In fact, this is one of my central deviations from Schuon, as he obviously felt profoundly alienated by modernity, let alone postmodernity. Thus, he insisted that premodern traditional societies best reflected man's true needs -- that they embodied eternal principles that made man's soul feel "at home," so to speak. I don't buy this for a second, even though I do see his point. While I certainly don't idealize the postmodern West -- about which there is much to criticize and from which to feel deeply alienated -- there is still no doubt that, if you are so inclined, it offers the average person the greatest opportunity in history for self-willed spiritual development, if only because it provides the time and the space to do so -- i.e., the slack. Don't blame the modern West if you waste your precious slack on video games, the New York Times, and other trivialities. As Dilys put it in a comment the other day, "In this catastrophic historical moment (like perhaps all others not rotting and static), I think the argument is that liberty and prosperity best create the tear in the collective-illusion fence for humans at all levels" to live in proximity to the sacred, "if one is so disposed. At this point freedom is a necessary, or at least contributory, condition, though never a sufficient one [emphasis mine]. And arguments about misused freedom, 24/7 celebrity culture etc., do not demonstrate that un-free is better. "Enforced communalism, or the tribal scheme in which resources, time, and prestige are scarce and rationed, offer no such opportunity to the ordinary man, though aristocrats might be better placed. Those arguing for the now-imaginary traditional arrangements I believe imagine themselves stationed among the privileged, not the slaves." Exactly. If Schuon had publicized his ideas in the traditional cultures he idealizes, he'd be lucky if they didn't burn him at the stake. Imagine telling some medieval cleric your ideas about the "transcendent unity of religions." That wouldn't exactly be compatible with survival, any more than it would be to live in the Muslim world and insist that Judaism is every bit as "absolute" as Islam. Please. Ironically, saying such a thing is only possible in the postmodern world (although perhaps India as well, which has always welcomed religious pluralism).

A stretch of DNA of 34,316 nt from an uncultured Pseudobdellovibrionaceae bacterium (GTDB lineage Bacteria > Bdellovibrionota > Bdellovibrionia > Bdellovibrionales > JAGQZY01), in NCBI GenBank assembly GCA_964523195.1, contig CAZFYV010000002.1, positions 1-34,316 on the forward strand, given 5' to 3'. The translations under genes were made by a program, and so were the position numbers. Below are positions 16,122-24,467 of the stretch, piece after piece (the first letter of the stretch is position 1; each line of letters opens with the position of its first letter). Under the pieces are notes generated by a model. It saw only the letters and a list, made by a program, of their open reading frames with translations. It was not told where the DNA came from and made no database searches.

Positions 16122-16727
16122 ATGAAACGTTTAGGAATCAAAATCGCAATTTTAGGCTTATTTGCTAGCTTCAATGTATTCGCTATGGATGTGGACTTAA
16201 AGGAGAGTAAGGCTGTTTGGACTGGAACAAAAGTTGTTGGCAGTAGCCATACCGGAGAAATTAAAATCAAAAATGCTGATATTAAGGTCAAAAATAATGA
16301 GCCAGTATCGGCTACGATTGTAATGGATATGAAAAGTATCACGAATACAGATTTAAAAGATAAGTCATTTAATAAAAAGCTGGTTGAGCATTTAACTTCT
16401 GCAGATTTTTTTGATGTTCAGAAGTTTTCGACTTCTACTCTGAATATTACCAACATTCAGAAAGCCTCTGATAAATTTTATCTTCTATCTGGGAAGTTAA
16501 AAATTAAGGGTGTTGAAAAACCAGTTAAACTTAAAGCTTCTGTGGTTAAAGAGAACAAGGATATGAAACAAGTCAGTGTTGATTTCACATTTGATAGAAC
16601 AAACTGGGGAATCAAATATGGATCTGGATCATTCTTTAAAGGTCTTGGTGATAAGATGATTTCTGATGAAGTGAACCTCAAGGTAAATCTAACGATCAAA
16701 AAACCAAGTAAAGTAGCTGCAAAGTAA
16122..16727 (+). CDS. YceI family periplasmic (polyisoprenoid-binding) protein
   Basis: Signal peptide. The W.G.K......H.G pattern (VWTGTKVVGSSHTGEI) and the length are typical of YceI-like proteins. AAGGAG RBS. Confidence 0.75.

Now, there are two reasons Schuon could freely publicize his ideas in the postmodern west. First, because people don't take religion seriously, and second, because they take it so very seriously. While he was all too aware of the first, he didn't seem to appreciate the irony of the second, despite his small but devoted following. In other words, because of multiculturalism and moral relativism, many contemporary people regard religion has a hopelessly subjective and unprovable enterprise, so your personal beliefs are of no consequence, so long as you don't hurt anyone or try to force them upon others. But what Schuon missed about modernity -- in particular, within America -- was the deep spiritual hunger that has always animated us.
Sri Aurobindo differed with Schuon with regard to traditional societies, which he called "conventional." The problem is, traditional societies begin with the living impulse of spirit, but eventually contain and suppress the very impulse that gave birth to them. We see this time and again in history. Not only is this what animated the Protestant revolt against Catholicism, but it is what has animated most every sect and schism since. As Rodney Stark wrote in For the Glory of God, people who split off into sects do not do so because they want to have some watered-down version of religion. To the contrary, with the exception of cults (which have an entirely different psychology), they are composed of people who have become dissatisfied with convention and are seeking greater religious intensity.
Of traditional, or what he called "conventional" societies, Aurobindo observed that they tend to "arrange firmly, to formalise, to erect a system... to stereotype religion, to bind education and training to a traditional and unchangeable form, to subject thought to infallible authorities, to cast a stamp of finality on what seems to it the finished life of man." In short, this is precisely what Mead meant by static religion.